A fascinating feature of coverage of the Winter 2019/2020 attacks on Jews by Blacks in New York has been the total absence of media enquiry into why the assaults took place. Like so much historiography on European anti-Semitism, there is simply no room for the question Why? As in Kiev, or Odessa, or the Rhine Valley, or Lincoln, or Aragon, or Galicia, the assaults on Jews in Brooklyn apparently emerged from the ether, motivated by some miasmic combination of insanity and demonic aggression. NBC New York reported bluntly on a “spree of hate,” but had nothing in the way of analysis of context other than a condemnation of “possible hate-based attacks” — one of the most remarkably opaque pieces of analytical nomenclature I’ve ever come across. Former New York State Assemblyman Dov Hikind has said “The attacks against Jews are out of control, and we must have a concrete strategy to address the rise of these attacks,” but how he can develop a strategy to address something that apparently does not yet have an explanation is another question left unanswered.
What is clear is that Black anti-Semitism presents Jews with an objective problem in terms of their (publicly-expressed) self-concept as a people and the received wisdom regarding the nature of anti-Semitism (now given quasi-legal standing in many countries via the IHRA definition). The multiple ways in which Jews have sought to deal with this challenge will be addressed in a forthcoming follow-up essay, but it should suffice here to close with the remarks of Steven Gold on the Jewish response to growing Black anti-Semitism in 1940s Harlem:
Being well organized, Jewish communal associations took note when Jewish merchants were accused of inappropriate behavior. When African-American journalists or activists complained about the exploitative behavior of ghetto merchants, Jewish spokesmen often resisted accepting responsibility and instead labeled accusers as anti-Semites for referring to the merchants’ religion. Contending that Jewish merchants treated Blacks no worse than other Whites did, they objected to being singled out.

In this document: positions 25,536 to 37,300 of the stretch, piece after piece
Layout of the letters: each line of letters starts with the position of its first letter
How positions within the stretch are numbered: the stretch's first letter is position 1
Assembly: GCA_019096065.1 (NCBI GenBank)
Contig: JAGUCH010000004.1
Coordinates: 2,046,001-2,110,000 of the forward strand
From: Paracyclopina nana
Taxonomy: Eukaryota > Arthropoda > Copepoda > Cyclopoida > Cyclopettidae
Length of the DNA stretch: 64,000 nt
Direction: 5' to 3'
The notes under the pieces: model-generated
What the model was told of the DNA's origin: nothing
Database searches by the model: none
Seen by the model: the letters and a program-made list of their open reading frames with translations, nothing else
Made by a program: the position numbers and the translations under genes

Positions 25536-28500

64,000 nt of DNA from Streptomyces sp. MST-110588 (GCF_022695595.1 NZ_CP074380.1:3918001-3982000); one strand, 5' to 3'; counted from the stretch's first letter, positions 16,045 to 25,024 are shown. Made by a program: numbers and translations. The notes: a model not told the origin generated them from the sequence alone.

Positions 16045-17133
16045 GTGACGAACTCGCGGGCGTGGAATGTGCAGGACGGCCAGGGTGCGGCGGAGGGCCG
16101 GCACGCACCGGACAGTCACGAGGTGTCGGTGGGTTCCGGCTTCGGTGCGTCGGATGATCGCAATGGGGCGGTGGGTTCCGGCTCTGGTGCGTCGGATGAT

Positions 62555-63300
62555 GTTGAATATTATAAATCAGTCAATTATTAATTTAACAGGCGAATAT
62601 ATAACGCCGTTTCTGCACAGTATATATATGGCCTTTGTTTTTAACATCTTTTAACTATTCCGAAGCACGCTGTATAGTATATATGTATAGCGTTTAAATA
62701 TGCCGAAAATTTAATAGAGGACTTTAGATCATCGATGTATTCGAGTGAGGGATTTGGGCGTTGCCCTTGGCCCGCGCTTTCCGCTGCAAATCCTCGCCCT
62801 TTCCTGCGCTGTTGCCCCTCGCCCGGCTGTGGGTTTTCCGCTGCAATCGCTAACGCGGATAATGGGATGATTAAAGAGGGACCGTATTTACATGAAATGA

An age-old pattern had thus been employed with a 20th century twist. Denials of responsibility and accusations of blind and unfair bigotry had been honed to perfection for centuries in Europe, but now came the masterful flourish of the pluralist culture — to dissolve into “Whiteness” at will and direct Black anger at that mask instead. After all, isn’t the Jew the best friend a Black could ask for?
 H.M. Bond “Negro Attitudes Towards Jews,” Jewish Social Studies, Vol. 27, No. 1, Papers and Proceedings of a Conference on Negro-Jewish Relations in the United States (Jan., 1965), 3-9.
 K. MacDonald, Separation and Its Discontents: Toward and Evolutionary Theory of anti-Semitism (1st Books, 2004), 87.
 Bond “Negro Attitudes Towards Jews,” 5.
 Ibid,. 7.
 O. Williams (1977). “Historical Impressions of Black-Jewish Relations Prior to World War II”. Negro History Bulletin, 40(4), 728-731.
 M. Adams (ed) Strangers & Neighbors: Relations Between Blacks & Jews in the United States (Amherst: University of Massachusetts Press, 1999), 18.
 K. B. Clark, “Candor about Jewish-Negro Relations,” Commentary, Vol. 1, Dec. 1 1945, 8.
 M. Davis, Jews and Booze: Becoming American in the Age of Prohibition (New York: NYU Press, 2012), 163.
 C. Rottenberg, Black Harlem and the Jewish Lower East Side: Narratives Out of Time (New York: State University of New York Press, 2013), 128.
 S. Gold, The Store in the Hood: A Century of Ethnic Business and Conflict (New York: Rowman & Littlefield, 2010), 73.
 Ibid., 74.
 J. Bracey (ed), Strangers & Neighbors: Relations Between Blacks & Jews in the United States (Amherst: University of Massachusetts Press, 1999), 571.
 S. S. Weisman (1980) “Black‐Jewish relations in the USA—I: One year after the Andrew young affair,” Patterns of Prejudice, 14:4, 18-28.
 J. Gurock, The Jews of Harlem: The Rise, Decline, and Revival of a Jewish Community (New York: NYU Press, 2016), 213.
 S. S. Weisman (1981) “Black‐Jewish relations in the USA—II,” Patterns of Prejudice, 15:1, 45-52.
 Gold, 75.